Home schooling book review: The Harp and Laurel Wreath

I previously reviewed Designing Your Own Classical Curriculum by Laura Berquist. The Harp and Laurel Wreath: Poetry and Dictation for the Classical Curriculum is a companion book, though it could also be used on its own.

Basically it is an anthology of poetry and some prose selections meant to be used throughout the school years. As the subtitle suggests, the selections are intended to be used both for memorization and dictation.

Berquist argues, and I agree, that “the appreciation of the fine arts is formative for the soul.”
“If the soul holds beautiful, noble and heroic images, it will be inclined to love those things.” More, love of the beautiful paves the way for love of the truth.

Thus she suggests that at a young age children be encouraged to memorize poetry. Young children are quite good at memorization and they naturally love the sounds of poetry for themselves without necessarily worrying about the meaning. Thus she includes selections for young children to memorize and also for older children to analyze and study as well as suggestions for questions and study techniques at the various levels of development (following hte trivium these are grammatical, analytical, and rhetorical). She also suggests that copying and taking dictation are excellent ways of learning the conventions of written English, the traditional way of following good models that seems sadly to have been lost in schools in recent years.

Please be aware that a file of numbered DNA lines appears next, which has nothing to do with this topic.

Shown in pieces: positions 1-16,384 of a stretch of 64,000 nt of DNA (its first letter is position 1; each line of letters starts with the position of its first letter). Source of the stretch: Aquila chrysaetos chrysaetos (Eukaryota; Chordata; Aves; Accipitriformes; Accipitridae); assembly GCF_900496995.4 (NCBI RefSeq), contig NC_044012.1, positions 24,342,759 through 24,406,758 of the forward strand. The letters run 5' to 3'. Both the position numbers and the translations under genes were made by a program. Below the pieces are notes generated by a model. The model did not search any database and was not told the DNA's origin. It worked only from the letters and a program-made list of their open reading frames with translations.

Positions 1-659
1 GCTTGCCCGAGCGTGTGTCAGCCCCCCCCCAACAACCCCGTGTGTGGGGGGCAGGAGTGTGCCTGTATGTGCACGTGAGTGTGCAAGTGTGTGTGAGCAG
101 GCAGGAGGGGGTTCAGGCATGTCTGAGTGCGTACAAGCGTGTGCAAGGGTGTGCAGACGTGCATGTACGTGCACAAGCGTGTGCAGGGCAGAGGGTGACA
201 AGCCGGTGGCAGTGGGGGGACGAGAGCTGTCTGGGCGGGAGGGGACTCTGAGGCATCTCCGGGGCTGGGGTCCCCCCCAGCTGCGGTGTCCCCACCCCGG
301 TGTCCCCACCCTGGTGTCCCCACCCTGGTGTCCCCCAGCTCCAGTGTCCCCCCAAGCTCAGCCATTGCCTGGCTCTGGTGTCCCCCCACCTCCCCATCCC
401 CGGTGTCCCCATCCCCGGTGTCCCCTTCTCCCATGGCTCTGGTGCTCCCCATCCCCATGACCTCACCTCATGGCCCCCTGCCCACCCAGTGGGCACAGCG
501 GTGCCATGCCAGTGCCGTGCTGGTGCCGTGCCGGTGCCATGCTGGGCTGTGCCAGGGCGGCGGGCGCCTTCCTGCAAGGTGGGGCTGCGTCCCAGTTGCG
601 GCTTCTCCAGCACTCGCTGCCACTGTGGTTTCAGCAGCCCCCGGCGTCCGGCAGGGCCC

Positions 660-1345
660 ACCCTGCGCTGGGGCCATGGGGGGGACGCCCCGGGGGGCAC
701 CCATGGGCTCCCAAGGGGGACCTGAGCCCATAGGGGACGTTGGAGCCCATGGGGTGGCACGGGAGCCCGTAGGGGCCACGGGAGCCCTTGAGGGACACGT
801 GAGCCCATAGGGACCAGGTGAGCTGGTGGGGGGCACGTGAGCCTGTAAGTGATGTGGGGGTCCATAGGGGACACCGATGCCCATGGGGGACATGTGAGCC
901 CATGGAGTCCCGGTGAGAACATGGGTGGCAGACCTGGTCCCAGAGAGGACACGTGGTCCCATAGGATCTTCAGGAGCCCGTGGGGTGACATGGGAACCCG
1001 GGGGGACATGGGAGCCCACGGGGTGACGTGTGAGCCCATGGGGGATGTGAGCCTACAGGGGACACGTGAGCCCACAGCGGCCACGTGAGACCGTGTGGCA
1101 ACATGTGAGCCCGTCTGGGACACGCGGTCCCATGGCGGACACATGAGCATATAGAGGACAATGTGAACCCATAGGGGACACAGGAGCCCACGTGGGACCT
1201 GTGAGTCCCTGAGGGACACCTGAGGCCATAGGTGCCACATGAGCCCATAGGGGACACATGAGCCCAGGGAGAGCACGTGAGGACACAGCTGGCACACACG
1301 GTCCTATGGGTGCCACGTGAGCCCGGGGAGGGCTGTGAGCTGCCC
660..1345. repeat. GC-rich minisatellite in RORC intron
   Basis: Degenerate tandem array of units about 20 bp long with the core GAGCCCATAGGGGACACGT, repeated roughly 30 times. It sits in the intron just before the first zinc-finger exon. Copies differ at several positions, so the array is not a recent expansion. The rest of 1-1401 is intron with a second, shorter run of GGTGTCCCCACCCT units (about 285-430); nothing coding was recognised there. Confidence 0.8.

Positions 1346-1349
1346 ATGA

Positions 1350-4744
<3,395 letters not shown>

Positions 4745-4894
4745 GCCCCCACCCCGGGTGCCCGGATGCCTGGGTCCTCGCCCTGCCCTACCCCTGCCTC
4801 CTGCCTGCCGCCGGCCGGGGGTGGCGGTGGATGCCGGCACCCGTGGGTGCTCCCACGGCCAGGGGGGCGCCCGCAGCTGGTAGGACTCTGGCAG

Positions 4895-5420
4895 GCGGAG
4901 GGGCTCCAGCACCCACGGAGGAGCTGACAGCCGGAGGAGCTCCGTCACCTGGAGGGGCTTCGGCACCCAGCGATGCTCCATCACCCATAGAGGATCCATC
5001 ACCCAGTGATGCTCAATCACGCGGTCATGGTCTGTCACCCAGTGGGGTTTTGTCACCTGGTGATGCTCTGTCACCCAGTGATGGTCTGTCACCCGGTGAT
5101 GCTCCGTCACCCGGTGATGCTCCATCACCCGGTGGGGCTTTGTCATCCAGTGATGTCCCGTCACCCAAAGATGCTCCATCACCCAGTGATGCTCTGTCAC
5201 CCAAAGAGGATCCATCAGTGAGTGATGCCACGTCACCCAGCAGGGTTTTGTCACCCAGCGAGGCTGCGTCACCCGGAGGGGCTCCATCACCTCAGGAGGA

I think her methods make sense. My head is still crammed with all the nursery rhymes my parents read to me when I was little, with poems and speeches I learned for school. I wish I knew more of them than I do. (On the subject of poetry that has been memorized also see Louise Cowan’s essay “Poetry and Therapy” for great reflections on the power of poetry to heal the soul, she recounts how she recalled and recited poems previously memorized when she was going through an ordeal with eye surgery.)

As I flipped through this book I found many old friends as well as some pieces that I was unfamiliar with. In general I like the selection… though of course there are some poems and speeches I would add to supplement and others I would skip over. But what do you expect from a poetry-loving english teacher nerd?

I will definitely buy this book, a valuable resource to have on the schoolroom shelf. I’d recommend it even for people who aren’t homeschooling.

I can’t wait to hear our daughter reciting “The Charge of the Light Brigade” for her grandparents…

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